One of my aunts recently told me that she had complications with her pregnancy (in her early 30's), due to endometriosis. And I found out another one of my aunts (her sister) was never able to get pregnant because she had it also (this was in the days before they knew what to do about it). In addition to that, my mother was told that she had better have children early, because she got cysts and heavy periods, and this could make it harder for her to have children if she waited until her 30's.
Being in my 40's, this isn't sounding really good for me! I also seem to have some major "risk factors," according to this site (greeeat). See highlighted parts below.
Who is at risk of endometriosis?It is estimated that endometriosis affects over one million women in the United States, and most cases are diagnosed in women between 25 and 35 years of age. However, because many women have no symptoms, the exact prevalence is unknown. The condition is very rare in postmenopausal women. Other risk factors for endometriosis include being white (compared to African American and Asian), being tall and thin with a low body mass index, being infertile, and delaying pregnancy until older ages.
But luckily, we have the internet and tons of resources and information to help us now.
I've never been officially diagnosed with Endometriosis (I'm not keen on the idea of having a lacroscopic surgery to find out for sure) but even before I knew all of this about my aunts and mother, I suspected I might have it. I do tend to get bad menstrual pain, sometimes pain with sex, and sometimes pain with orgasms.
Years ago I had heard about how good Pycnogenol (pine bark extract) is for the skin. An aesthetician who was doing microdermabrasion on me had flawless, really young looking skin and she swore the Pycnogenol she was taking had a lot to do with it.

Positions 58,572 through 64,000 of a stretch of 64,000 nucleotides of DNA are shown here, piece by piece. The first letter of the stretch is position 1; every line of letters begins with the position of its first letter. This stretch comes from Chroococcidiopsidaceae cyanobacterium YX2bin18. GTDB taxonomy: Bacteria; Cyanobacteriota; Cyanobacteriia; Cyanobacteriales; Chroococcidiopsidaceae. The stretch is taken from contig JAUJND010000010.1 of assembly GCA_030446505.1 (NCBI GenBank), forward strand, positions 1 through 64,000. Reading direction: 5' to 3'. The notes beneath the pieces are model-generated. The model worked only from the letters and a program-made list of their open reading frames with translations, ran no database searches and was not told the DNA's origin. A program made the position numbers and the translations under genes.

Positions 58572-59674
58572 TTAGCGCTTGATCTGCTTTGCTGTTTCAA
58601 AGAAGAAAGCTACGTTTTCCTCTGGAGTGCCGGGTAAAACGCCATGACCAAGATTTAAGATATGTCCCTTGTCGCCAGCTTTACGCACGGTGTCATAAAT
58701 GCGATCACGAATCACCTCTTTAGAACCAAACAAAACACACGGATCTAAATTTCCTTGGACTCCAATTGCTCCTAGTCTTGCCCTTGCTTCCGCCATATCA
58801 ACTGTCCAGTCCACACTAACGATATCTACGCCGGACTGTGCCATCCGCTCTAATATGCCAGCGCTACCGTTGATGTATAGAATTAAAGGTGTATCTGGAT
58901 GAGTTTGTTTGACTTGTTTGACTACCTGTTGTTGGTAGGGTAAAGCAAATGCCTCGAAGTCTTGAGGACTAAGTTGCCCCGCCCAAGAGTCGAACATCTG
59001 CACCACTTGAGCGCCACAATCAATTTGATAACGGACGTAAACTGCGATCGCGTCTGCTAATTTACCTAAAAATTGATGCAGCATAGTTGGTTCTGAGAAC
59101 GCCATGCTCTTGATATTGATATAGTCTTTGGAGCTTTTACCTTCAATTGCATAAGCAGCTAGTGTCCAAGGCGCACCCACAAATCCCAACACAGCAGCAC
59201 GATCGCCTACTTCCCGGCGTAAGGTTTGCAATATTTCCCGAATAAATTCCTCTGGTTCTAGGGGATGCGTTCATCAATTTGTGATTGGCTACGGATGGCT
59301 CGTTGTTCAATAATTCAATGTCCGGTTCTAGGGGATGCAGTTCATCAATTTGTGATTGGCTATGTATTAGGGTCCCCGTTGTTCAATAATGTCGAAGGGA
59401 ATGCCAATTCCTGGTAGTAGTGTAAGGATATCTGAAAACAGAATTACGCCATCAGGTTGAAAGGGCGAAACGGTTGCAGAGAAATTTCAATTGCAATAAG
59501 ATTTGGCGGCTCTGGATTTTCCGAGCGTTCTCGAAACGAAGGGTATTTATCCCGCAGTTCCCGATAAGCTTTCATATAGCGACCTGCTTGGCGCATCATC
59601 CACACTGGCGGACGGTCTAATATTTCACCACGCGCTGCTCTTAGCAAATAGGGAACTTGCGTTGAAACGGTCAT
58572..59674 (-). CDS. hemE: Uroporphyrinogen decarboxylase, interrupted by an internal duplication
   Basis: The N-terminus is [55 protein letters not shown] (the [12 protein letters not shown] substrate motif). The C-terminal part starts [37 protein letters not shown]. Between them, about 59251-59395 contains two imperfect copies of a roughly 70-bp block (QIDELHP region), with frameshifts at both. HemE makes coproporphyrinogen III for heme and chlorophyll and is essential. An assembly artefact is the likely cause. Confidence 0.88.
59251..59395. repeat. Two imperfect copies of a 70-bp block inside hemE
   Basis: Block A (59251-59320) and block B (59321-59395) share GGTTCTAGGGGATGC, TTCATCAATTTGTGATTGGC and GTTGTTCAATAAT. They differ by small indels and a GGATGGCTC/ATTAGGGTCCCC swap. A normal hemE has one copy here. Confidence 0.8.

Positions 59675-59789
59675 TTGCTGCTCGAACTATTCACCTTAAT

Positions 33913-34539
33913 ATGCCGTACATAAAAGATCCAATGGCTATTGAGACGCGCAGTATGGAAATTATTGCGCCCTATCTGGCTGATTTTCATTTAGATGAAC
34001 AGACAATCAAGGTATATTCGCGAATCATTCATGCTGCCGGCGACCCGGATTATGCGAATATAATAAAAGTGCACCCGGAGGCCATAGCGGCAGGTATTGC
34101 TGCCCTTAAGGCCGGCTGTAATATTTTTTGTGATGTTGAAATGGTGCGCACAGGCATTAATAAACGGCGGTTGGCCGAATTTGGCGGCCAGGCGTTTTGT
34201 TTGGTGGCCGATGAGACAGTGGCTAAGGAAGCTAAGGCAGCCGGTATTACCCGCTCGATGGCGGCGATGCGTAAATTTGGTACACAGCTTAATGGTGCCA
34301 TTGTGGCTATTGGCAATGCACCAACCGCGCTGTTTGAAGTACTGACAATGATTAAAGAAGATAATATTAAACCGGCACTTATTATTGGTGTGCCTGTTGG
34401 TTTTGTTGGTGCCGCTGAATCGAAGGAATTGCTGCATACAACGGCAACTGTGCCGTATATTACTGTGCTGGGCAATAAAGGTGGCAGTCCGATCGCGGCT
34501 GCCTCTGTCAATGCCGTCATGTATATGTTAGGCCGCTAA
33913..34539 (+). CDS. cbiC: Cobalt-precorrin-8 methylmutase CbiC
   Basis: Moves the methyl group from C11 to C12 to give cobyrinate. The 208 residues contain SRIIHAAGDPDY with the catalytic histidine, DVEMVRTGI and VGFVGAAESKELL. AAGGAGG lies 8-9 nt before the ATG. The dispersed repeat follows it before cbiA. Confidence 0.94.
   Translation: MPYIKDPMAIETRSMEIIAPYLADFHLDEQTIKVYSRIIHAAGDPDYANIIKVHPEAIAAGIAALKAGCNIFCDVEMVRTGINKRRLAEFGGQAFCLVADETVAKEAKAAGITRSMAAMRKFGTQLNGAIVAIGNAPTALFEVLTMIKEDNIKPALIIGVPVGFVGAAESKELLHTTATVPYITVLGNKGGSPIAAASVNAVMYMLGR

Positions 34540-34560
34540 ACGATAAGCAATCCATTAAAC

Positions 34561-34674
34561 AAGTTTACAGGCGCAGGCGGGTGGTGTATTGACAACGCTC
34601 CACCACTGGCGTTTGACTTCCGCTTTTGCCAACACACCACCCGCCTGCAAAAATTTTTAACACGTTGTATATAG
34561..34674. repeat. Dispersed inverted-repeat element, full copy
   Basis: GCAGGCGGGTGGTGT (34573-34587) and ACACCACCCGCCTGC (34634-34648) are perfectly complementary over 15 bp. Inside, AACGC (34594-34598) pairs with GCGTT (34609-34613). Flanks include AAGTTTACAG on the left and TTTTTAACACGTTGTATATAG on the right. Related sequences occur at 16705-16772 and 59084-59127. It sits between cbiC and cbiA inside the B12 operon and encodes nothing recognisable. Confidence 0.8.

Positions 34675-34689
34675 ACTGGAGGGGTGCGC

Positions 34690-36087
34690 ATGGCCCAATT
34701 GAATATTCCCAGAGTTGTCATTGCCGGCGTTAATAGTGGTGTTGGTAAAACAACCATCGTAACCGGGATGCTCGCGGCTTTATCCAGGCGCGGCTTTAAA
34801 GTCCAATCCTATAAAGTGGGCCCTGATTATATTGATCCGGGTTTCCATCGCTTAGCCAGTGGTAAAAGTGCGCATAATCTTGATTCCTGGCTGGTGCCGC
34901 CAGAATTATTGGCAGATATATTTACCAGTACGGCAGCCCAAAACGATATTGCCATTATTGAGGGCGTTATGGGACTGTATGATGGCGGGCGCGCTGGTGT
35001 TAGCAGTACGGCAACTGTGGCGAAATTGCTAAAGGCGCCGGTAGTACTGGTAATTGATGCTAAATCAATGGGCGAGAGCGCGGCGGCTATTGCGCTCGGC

Well, yesterday I was at the library, reading a book called "Perfect Hormone Balance for Fertility" (you can read about it here). And it said a certain type of pine tree is known to have bark that contains a potent antioxidant / anti-inflammatory called polyphenols. I am for the most part quoting what was said in the book:
In 2007, a large study randomly assigned women with endometriosis to take either a 30 mg. capsule twice a day of a pine bark extract, or to take Lupron. In just 4 weeks all women experienced a reduction in their symptoms. Women using the herbal extract reported that pain was reduced BY ABOUT 80 PERCENT and cramping ABOUT 75 PERCENT, which were about the same as those on Lupron. But the women on the extract continued to have regular menstrual cycles, whereas those on Lupron didn't, and those on the extract didn't experience the menopausan side effects of Lupron. What's more, at least FIVE WOMEN ON THE PINE BARK (Pycnogenol) EXTRACT BECAME PREGNANT. Women on Lupron had a rebound return of symptoms when they went off the drug, whereas pine bark had no such side effect.
You can read more about the benefits of pycnogenol (for endometriosis) here (or just google "endometriosis" and "pycnogenol"... you will find a TON of stuff!!!). http://www.pycnogenol.com/media/media_press_releases.php?action=detail&id=479